The male Pied Honeyeater is a distinctive small, black and white honeyeater with white wing-bar, rump and tail-panels, and a bluish-grey wattle below the eye. The female is greyish-brown, with a strong pattern of pale edging to feathers on the wing.


Widespread throughout acacia, mallee and spinifex scrubs of arid and semi-arid Australia. Occasionally occurs further east, on the slopes and plains and the Hunter Valley, typically during periods of drought.

Habitat and ecology

  • Inhabits wattle shrub, primarily Mulga (Acacia aneura), mallee, spinifex and eucalypt woodlands, usually when shrubs are flowering; feeds on nectar, predominantly from various species of emu-bushes (Eremophila spp.); also from mistletoes and various other shrubs (e.g. Grevillea spp.); also eats saltbush fruit, berries, seed, flowers and insects.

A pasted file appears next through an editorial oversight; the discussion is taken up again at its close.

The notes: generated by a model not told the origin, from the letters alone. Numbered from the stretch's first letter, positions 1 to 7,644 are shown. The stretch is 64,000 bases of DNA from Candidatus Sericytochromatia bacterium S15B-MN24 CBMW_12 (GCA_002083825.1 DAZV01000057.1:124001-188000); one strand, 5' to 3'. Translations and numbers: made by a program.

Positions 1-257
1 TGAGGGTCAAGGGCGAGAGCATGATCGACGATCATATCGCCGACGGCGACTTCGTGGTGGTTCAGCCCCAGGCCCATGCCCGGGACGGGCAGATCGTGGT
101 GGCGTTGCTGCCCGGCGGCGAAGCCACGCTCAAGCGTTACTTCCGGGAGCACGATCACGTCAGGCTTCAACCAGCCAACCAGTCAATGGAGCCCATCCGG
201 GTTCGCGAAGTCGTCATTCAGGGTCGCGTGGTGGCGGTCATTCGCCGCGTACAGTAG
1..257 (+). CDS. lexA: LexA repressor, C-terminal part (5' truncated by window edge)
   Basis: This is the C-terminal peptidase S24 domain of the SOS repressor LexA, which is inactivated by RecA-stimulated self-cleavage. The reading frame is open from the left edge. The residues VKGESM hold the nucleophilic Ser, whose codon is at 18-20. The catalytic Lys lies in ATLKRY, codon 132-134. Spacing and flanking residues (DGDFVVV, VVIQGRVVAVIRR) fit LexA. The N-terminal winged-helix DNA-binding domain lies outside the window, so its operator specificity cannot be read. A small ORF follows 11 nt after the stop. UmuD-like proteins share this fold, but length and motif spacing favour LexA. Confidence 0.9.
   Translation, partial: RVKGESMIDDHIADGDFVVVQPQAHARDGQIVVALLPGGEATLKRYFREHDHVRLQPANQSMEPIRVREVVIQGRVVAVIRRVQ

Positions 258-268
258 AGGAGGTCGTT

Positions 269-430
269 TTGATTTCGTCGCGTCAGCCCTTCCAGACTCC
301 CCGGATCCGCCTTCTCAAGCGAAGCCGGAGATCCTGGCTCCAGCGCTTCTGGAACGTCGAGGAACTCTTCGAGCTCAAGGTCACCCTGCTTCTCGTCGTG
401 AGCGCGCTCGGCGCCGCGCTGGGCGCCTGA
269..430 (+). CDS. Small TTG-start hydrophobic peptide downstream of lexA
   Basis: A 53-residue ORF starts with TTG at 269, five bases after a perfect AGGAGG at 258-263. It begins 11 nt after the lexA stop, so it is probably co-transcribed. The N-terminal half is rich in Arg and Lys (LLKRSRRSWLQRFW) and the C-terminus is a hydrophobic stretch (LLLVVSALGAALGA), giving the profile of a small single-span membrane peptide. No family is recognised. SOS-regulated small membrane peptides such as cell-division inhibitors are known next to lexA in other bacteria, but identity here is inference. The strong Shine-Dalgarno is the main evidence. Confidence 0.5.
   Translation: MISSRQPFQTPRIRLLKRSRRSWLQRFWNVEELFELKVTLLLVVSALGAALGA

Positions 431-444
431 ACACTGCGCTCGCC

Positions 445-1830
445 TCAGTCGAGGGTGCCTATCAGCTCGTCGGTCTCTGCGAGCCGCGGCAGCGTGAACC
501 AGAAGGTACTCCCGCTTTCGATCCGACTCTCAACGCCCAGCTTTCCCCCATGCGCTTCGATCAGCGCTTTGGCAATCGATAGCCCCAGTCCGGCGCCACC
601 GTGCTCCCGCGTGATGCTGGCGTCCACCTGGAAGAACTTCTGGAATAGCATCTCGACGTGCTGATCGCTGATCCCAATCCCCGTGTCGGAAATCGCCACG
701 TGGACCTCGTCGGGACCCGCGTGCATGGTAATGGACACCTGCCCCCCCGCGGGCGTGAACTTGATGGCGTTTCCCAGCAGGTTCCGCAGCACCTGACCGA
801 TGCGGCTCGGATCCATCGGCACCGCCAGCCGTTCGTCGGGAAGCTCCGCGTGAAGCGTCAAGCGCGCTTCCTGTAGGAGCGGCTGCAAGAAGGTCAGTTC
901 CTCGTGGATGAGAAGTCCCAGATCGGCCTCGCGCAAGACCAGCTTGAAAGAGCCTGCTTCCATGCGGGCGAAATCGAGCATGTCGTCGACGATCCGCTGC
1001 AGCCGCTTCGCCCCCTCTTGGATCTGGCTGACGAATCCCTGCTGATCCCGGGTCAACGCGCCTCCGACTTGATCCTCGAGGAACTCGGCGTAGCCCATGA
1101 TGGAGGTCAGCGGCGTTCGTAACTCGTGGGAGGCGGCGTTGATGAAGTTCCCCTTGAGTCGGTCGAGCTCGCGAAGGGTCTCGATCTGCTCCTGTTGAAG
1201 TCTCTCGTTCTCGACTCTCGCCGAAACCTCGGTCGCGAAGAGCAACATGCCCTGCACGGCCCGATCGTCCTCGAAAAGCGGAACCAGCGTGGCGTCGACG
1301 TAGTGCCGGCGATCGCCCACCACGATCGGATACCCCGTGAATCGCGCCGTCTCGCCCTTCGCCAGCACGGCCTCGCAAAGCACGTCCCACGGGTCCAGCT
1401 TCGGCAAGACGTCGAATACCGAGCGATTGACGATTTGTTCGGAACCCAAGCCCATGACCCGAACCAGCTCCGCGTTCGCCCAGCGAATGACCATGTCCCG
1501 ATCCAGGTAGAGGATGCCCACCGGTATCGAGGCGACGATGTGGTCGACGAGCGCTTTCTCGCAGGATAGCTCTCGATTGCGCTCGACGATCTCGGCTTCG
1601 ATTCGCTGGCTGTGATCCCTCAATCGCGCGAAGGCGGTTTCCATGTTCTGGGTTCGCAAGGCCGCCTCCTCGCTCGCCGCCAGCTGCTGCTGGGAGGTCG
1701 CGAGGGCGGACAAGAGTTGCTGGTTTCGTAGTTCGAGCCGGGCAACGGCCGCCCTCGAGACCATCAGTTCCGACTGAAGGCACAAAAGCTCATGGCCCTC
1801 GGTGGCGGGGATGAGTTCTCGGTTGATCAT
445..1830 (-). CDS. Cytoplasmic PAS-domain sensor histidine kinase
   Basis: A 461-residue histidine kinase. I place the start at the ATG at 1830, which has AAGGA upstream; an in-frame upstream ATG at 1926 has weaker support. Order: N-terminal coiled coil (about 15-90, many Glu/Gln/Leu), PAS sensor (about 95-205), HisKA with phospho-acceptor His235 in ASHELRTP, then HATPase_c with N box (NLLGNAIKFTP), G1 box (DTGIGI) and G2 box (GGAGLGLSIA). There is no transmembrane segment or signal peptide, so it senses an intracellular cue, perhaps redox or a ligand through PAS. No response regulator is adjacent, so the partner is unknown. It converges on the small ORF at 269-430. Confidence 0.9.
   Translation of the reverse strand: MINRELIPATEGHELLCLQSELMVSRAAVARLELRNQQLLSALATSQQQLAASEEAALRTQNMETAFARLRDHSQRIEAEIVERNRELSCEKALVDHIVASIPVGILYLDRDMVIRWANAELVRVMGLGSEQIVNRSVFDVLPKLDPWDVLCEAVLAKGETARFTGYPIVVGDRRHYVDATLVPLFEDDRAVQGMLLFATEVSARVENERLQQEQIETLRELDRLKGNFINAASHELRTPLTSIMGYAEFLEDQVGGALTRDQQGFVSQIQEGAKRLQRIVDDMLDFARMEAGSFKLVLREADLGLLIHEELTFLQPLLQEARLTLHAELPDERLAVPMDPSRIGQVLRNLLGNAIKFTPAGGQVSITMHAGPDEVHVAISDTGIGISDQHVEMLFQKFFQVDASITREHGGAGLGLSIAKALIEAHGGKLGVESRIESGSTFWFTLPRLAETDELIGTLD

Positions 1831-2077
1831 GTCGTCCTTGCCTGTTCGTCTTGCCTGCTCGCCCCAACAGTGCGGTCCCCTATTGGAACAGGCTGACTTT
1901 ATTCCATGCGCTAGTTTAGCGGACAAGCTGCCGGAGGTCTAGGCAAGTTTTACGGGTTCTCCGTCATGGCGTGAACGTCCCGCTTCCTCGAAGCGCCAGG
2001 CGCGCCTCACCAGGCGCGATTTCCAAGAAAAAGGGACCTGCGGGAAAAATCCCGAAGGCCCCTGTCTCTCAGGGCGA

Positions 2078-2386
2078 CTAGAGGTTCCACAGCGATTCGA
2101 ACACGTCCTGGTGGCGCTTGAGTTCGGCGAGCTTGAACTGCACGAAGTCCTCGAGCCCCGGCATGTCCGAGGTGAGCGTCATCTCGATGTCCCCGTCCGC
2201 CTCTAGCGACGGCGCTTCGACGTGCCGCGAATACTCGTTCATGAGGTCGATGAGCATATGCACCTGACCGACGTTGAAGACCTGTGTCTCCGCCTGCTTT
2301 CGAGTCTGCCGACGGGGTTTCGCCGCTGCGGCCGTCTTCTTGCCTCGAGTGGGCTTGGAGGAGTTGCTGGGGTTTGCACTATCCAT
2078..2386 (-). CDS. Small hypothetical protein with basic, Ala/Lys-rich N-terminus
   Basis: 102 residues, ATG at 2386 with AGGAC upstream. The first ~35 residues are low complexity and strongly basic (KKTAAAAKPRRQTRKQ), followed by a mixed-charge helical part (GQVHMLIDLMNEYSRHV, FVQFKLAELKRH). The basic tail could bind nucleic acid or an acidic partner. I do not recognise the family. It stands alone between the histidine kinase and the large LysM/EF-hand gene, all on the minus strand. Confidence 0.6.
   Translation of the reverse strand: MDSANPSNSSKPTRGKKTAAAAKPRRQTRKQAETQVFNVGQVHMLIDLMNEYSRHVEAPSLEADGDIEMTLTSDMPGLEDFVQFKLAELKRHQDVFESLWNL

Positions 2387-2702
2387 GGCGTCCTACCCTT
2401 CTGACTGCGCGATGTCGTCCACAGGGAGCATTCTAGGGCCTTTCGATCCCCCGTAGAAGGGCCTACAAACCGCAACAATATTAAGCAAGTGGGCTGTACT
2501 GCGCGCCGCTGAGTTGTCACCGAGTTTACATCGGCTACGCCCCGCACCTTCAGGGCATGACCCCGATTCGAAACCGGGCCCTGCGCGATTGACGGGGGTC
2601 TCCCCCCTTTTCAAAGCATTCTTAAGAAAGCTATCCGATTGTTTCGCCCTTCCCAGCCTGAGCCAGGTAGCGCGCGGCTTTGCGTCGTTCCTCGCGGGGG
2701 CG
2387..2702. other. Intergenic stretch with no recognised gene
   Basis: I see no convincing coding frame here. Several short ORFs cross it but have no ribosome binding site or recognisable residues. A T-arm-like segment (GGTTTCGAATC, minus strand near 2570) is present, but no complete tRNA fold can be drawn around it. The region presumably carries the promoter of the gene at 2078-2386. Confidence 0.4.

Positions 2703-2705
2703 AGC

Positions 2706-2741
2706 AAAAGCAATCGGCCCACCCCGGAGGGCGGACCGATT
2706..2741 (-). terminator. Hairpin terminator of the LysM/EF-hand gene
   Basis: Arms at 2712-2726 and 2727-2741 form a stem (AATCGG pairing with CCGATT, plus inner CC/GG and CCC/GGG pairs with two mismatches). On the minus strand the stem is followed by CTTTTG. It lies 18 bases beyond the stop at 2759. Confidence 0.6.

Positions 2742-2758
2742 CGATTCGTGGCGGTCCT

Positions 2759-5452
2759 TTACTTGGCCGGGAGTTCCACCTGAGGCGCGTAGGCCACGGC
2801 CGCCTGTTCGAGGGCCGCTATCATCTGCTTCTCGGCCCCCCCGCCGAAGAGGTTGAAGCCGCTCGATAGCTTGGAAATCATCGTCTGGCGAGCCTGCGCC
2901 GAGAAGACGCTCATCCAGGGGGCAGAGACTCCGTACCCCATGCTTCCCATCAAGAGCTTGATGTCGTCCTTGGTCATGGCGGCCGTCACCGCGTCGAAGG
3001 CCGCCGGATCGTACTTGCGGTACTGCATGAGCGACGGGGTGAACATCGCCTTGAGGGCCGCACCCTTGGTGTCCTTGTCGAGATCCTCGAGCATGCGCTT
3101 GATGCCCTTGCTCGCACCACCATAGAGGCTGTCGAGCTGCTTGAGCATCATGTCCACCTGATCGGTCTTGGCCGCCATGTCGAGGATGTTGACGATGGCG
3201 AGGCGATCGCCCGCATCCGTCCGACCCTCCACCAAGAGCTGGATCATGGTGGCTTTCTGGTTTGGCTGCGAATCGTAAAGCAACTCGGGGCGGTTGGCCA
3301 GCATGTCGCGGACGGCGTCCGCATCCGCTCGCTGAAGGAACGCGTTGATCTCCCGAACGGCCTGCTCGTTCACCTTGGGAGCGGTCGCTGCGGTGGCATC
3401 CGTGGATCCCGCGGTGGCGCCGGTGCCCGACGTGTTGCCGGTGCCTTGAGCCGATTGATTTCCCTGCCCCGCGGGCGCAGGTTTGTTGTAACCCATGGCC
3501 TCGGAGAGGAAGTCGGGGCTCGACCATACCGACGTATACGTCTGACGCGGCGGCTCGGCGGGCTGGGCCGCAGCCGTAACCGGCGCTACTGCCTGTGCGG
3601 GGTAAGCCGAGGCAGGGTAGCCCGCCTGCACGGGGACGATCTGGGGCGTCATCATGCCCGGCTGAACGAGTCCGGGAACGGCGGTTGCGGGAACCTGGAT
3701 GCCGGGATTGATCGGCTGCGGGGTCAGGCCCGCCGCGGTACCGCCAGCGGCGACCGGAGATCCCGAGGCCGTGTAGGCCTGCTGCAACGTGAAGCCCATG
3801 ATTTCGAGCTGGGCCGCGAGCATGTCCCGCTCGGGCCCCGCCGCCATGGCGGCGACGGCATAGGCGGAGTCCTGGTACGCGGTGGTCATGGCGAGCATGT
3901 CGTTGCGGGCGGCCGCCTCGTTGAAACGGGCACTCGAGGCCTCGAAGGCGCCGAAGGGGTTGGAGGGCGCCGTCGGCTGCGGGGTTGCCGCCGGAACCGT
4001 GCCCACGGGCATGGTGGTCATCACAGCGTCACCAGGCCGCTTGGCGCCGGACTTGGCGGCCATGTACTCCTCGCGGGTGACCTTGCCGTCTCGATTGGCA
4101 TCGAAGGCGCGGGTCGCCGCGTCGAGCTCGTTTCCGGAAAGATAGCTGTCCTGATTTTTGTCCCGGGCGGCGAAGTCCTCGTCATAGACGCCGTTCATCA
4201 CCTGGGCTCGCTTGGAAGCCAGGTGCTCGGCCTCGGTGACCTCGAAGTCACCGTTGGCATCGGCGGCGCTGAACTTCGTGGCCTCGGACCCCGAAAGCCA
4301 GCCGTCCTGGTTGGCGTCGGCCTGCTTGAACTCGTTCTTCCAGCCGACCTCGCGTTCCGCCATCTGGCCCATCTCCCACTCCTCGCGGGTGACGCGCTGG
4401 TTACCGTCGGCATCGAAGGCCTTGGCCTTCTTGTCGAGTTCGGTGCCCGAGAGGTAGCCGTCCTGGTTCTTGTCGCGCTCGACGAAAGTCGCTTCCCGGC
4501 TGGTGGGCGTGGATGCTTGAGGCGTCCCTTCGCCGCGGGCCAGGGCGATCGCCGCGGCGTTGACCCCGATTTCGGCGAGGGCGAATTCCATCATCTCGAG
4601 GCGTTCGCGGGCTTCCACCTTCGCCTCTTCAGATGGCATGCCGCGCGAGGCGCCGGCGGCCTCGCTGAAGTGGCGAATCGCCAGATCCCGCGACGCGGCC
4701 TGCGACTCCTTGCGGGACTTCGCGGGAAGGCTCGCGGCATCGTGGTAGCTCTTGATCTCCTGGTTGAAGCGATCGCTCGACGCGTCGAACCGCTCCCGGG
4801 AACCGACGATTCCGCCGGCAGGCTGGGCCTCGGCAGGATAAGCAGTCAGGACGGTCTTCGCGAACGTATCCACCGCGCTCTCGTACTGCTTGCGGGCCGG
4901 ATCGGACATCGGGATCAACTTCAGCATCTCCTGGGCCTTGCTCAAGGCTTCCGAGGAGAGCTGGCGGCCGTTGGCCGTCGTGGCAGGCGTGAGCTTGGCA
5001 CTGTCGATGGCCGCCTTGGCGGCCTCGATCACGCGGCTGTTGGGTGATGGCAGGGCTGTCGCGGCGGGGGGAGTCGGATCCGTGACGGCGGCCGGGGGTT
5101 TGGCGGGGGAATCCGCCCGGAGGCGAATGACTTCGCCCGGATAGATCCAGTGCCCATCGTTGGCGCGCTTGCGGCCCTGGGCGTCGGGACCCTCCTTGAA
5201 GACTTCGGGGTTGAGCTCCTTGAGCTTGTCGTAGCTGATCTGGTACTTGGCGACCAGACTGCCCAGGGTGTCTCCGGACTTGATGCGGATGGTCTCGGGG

• Highly nomadic, following the erratic flowering of shrubs; can be locally common at times.
  • Constructs a relatively large cup-shaped nest, usually robust, although occasionally loose, constructed of grasses and fine twigs, bound with spider webs, in the fork of a shrub or tree up to 5 m above the ground.
We acknowledge and thank the NSW Office of Environment & Heritage for the provision of threatened species information in this website.
Image by Knight, R –, CC BY 2.0,
For more information:
NSW Office of Environment & Heritage